Fran Orenstein said...

I totally agree with you, Tess. Until a book is published or copyrighted, don't give it away. You are unique as a writer and storyteller, so if you must, tell your friends or family and get it off your chest, but don't tell the general public. Okay, I'm not the most trusting person, but when in modern history have we been able to trust?

Elizabeth Black said...

I see a lot of what you said at SF/F conventions, Tess. Wannabe writers especially discuss their plots and titles in great detail to anyone who will listen, which is a HUGE mistake. Granted, some of those plot ideas are really horrendous but some actually perked up my ears.

I've seen people online post entire chapters as well of their WIPs and I always cringe when I see it. I'll be vague about my WIPs on Facebook and such, such as giving a word count for the day or saying "Here I am again, writing yet another sex scene..." but I don't go much farther than that. Sadly, too many people do. I haven't seen a plot lifted yet but I fully expect to see that some day soon.

Tess MacKall said...

Jules, good way to run a blog. Posting inspirational pictures and simply speaking in vague terms about a work in progress.

LOVE your plagiarism story. What a hoot!

Faith said...

Oh wow, I've seen this happen so many times and have had so many authors email me and ask how to approach so and so who seems to have stolen their idea. I'll ask if they posted a blurb or excerpt of a WIP anywhere and most of the time the answer is yes.

My reply: Never, ever, ever, ever post anything not published anywhere that someone can steal your idea! Now it's your word against theirs.

Lisa Troy said...

Exactly! I so agree with you, Tess. I always wonder when I see other writers publish the plot of their WIP's on their sites. Aren't they afraid someone will steal it? I admit that I thought about it when building my own site, because I'm not very fast at finishing a book, so I thought: what if by the time I'm done, someone else has seen my idea, finished their version of my story and pitched it to an editor? And I'm just a newbie. I can't imagine how best-selling authors feel.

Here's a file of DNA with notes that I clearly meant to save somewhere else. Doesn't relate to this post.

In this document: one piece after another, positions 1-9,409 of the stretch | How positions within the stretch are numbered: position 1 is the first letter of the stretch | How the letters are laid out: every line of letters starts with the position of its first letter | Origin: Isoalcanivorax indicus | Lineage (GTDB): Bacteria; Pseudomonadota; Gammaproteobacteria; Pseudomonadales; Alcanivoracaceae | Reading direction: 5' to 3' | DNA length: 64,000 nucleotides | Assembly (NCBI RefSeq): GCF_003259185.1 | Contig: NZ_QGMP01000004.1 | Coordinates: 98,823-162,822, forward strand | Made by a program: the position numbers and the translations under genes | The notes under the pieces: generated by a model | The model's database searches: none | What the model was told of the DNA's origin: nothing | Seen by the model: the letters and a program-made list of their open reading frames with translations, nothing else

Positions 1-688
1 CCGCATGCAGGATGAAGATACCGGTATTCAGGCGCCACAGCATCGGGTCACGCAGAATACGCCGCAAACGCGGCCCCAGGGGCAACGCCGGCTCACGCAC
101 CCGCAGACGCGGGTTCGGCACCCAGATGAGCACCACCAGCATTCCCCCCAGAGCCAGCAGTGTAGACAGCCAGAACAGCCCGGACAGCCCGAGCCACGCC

Tess MacKall said...

Hey Regina, how's that cold? You bring up a good point. I, too, worry about reading something and then transferring it somehow to my own work. I've never deliberately done it, but you know if a word or phrase stands out to you, you just might.

Great idea about not reading within the genre you're writing at the moment. A bit more difficult for those who write strictly one genre, though. You just have to be very careful overall.

And yep, no one has the market cornered on angels or demons, werewolves, vamps, etc. Something has to be incredibly unique in order to yell foul. And unless you can prove it was deliberate? Then whose to say two authors can't come up with the same "unique" idea? That happens too.

And all of that is why the law sticks to copying lines outright. Much easier to pinpoint.

Annabel Joseph said...

Great post, Tess. I have a couple trusted beta readers but aside from them, no one sees anything but a two line blurb until the work is ready to come out.

With that said, I wrote a screenplay a couple years ago I was really proud of. Never found a buyer, but a book called "One Day" is on the bestseller list and being made into a movie as we speak. Same exact premise and plot. So you know, what can you do? I wrote another screenplay where there was a big hook around the words "I see you well" being a way to say "I love you" in certain languages. It was great. Then Avatar came out and used the whole "I see you well" so I pretty much had to throw my script in the trash. You know, there are only so many ideas and people often end up having the same ones. It only sucks if someone else makes a billion dollars for it before you can, LOL. Oh, and then I started a new title about a cellist and I really wanted to have a scene where she flipped out and trashed her cello. I just HAPPENED to start reading Lisa Valdez's Patience at the same time and near the end I was sickened to see that there's a scene where...yep...the heroine flips out and destroys her cello. Back to square one with my book--and I had such a wonderful scene for it in my head. I literally cried. But people would have assume I had copied Lisa Valdez, so...

What heartens me though, is that no one can steal my author's voice. That is totally unique to me. So while I get frustrated about these other situations, my voice is totally my own.